By J Hutcherson (Jun 14, 2022) US Soccer Players – On Monday, the International Football Association Board officially made five substitutes an option for any “top level competition,” along with increasing the bench from 12 to 15 players. Neither of these moves were exactly surprising, but they underline issues for the contemporary game. In an era where players, officials, pundits, and fans are asking about fixture congestion, increasing substitutes and benches is at least part of an answer. Then there’s what it means tactically.
We’ve seen enough from the early returns of the five substitutes era to make more than an educated guess here. It can be disruptive, restructuring lineups that need to keep more of a shape. It can also be crucial, allowing coaches to make three subs tactically without worrying about keeping one in their pocket in case of injury. That alone has restructured strategies and planning. How couldn’t it?
At the same time, having two more subs restructures matchday squads. It also resets long-term thinking about how clubs spend to craft their squads. For national teams, it reworks depth charts and expectations.
It also somewhat addresses in-game fatigue. With that, it’s a partial answer to a very specific question. There’s still the grind of so many games, especially for top players also representing their countries. Success for club and country means more games, competitive and from the touring season.
The concept may seem simple here. Stop adding games. Reduction across competitions for club and country is the obvious reaction. That’s what this really becomes. It’s over-committing players across competitions, with clubs and national teams deciding for themselves when to lessen the load. The USMNT used two rosters last summer for the Nations League and Gold Cup. This summer, Mexico decided to give some of their regulars more of a break by not leaving them in the squad for their Nations League games. At club level, it’s fielding weaker sides in some competitions. For all involved, these are not easy decisions. There’s a strong argument that they also shouldn’t be necessary.
Getting to a fair use of players for club and country isn’t soccer’s only big picture problem, but it’s a part of the whole. It’s not that there’s an unwillingness to fundamentally restructure the calendar. FIFA spent months shopping a plan for fundamentally reorganizing the calendar. It’s more of finding a reasonable way to move the sport forward.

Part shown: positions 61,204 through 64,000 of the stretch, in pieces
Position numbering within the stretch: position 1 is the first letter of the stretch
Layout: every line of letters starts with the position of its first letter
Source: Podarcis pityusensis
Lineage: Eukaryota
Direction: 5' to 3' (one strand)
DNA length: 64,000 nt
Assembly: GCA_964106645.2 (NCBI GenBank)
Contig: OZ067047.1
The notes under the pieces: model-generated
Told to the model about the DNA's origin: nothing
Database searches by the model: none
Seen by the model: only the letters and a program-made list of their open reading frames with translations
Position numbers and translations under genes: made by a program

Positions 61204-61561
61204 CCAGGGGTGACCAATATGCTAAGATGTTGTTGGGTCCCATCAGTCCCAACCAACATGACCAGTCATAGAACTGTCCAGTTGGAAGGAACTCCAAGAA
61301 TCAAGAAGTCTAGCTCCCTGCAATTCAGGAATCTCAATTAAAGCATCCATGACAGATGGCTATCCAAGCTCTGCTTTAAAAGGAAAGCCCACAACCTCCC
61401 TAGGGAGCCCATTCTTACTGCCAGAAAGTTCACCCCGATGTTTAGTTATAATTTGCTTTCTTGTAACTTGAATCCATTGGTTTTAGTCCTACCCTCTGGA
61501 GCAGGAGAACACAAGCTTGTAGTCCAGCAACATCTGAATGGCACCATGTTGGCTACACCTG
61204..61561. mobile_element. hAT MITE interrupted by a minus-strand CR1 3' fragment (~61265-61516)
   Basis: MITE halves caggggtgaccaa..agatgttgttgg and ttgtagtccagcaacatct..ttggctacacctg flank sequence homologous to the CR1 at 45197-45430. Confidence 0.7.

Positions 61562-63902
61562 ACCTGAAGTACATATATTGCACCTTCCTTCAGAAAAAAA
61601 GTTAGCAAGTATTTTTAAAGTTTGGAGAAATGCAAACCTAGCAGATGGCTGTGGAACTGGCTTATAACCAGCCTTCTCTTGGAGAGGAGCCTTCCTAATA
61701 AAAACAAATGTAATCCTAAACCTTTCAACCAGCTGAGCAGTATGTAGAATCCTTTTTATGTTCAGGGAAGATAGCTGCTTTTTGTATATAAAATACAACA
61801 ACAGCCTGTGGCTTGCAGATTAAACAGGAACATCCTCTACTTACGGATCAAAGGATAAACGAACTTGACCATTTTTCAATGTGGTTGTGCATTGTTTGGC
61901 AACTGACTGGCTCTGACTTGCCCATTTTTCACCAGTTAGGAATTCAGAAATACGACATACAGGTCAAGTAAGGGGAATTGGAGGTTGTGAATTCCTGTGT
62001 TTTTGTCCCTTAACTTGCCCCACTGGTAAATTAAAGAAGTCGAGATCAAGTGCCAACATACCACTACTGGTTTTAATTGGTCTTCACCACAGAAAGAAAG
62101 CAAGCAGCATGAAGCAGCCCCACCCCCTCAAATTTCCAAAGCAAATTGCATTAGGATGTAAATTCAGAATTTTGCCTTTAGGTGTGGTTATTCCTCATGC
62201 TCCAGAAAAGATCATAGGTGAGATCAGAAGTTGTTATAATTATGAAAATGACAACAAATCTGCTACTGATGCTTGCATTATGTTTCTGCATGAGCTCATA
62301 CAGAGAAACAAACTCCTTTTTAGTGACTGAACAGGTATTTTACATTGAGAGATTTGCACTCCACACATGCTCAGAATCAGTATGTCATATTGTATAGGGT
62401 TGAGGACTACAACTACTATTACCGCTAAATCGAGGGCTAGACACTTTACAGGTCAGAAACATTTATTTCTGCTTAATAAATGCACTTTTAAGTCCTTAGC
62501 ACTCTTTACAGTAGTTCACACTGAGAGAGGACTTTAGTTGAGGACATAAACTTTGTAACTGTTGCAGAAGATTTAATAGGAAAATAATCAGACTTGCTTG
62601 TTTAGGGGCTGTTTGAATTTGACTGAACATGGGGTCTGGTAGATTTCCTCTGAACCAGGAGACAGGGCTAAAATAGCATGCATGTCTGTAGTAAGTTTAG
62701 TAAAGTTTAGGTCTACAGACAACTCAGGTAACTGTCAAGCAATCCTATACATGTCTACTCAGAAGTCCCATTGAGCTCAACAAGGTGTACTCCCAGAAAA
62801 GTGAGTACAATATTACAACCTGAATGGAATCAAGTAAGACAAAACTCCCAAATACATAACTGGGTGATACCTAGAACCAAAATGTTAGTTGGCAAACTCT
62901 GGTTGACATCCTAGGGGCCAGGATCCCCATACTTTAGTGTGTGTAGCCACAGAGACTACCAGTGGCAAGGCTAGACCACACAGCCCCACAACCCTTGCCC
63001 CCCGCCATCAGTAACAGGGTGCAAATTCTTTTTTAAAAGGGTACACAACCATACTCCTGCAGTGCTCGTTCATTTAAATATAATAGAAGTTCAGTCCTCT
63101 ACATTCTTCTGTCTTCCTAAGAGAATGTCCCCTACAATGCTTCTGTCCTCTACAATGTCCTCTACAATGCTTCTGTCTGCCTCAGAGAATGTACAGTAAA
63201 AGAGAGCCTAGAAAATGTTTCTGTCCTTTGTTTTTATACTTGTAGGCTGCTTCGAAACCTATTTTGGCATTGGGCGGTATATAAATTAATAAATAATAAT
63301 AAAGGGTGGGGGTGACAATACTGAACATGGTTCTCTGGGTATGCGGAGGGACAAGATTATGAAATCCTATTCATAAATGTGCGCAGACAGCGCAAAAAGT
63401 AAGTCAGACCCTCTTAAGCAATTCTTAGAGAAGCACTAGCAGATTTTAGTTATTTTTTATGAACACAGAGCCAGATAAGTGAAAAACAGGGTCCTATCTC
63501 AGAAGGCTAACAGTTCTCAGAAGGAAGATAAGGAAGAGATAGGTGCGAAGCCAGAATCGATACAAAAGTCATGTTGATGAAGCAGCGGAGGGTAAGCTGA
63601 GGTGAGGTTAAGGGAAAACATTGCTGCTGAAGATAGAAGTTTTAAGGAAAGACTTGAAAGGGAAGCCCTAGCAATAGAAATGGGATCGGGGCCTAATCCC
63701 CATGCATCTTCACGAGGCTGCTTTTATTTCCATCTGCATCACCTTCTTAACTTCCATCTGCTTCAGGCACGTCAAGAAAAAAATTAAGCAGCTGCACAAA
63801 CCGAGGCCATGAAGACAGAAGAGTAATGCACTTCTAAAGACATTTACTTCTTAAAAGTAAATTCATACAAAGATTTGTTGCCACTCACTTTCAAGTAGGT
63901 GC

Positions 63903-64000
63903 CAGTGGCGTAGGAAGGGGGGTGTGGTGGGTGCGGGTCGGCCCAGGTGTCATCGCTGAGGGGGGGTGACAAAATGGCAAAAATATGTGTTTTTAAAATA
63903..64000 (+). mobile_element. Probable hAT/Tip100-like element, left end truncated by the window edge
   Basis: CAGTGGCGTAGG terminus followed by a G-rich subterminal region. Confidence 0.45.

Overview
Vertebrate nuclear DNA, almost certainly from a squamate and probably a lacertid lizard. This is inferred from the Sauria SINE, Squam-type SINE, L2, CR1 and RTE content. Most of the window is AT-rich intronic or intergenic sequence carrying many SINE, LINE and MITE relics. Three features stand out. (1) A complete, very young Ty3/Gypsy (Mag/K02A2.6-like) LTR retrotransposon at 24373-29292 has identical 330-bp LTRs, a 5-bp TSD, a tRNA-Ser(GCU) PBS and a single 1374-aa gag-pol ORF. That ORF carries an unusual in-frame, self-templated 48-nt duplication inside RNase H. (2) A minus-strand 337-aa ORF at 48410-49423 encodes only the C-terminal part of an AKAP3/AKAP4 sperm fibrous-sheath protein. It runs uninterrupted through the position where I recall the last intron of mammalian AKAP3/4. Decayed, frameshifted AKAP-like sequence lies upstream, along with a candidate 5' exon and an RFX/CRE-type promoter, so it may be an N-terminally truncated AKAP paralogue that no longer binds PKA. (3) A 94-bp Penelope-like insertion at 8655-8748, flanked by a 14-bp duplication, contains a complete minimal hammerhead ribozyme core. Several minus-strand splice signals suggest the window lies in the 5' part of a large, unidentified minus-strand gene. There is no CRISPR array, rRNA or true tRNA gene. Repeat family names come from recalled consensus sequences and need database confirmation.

What’s at risk is the stratification of the elite level of soccer and everything else. It’s turned into a cliche of sorts, but it’s probably true that no one would design professional soccer the way it currently exists. Multiple tournaments and leagues for club and country, friendly tours, and so on create justifiable ways to fill a calendar. Arguing both tradition and opportunity, more becomes acceptable. Sooner than later, revamping and expanding competitions add even more games.
It’s easy to point at any expanded or new tournament as problematic, but that misses the wider scope. The Champions League revamp is designed to address the issues that created the potential for a super club breakaway. The Nations League does more than do away with so many friendlies. It also obligates national teams to participate rather than sitting out all or part of international windows. Concacaf has stressed how important that is across the confederation, and that’s worth underlining. There’s more involved than just what may work for the top teams.
UEFA also made that resonate in Europe by adding the Europa Conference League. While some have taken issue with the Nations League filling up the June window, 2022 is another one-off. There’s not going to be another November/December World Cup, returning summer soccer to at least a version of its regular schedule. FIFA’s revamped Club World Cup is still in process, adding another tournament that by design obligates the best teams in the world.
Regardless of what FIFA does or doesn’t do with the international calendar, we may already be seeing the pragmatic response to so many obligations. Clubs and countries using roster rotations may become more of the norm. Player recruitment in leagues using five substitutes adjusts by naming rosters where all five substitutes expect to see the field. That’s more or less the situation already, a new normal under the temporary rules now becoming permanent.
J Hutcherson started covering soccer in 1999 and has worked as the general manager of the US National Soccer Team Players Association since 2002. Contact him at email@example.com.
More from J Hutcherson:
- Celebrating the 2021-22 European club titles
- Another outsider story ends in the Champions League
- DC United tries an early season coaching change
- Four points in the Eastern Conference
Photo by John Dorton – ISIPhotos.com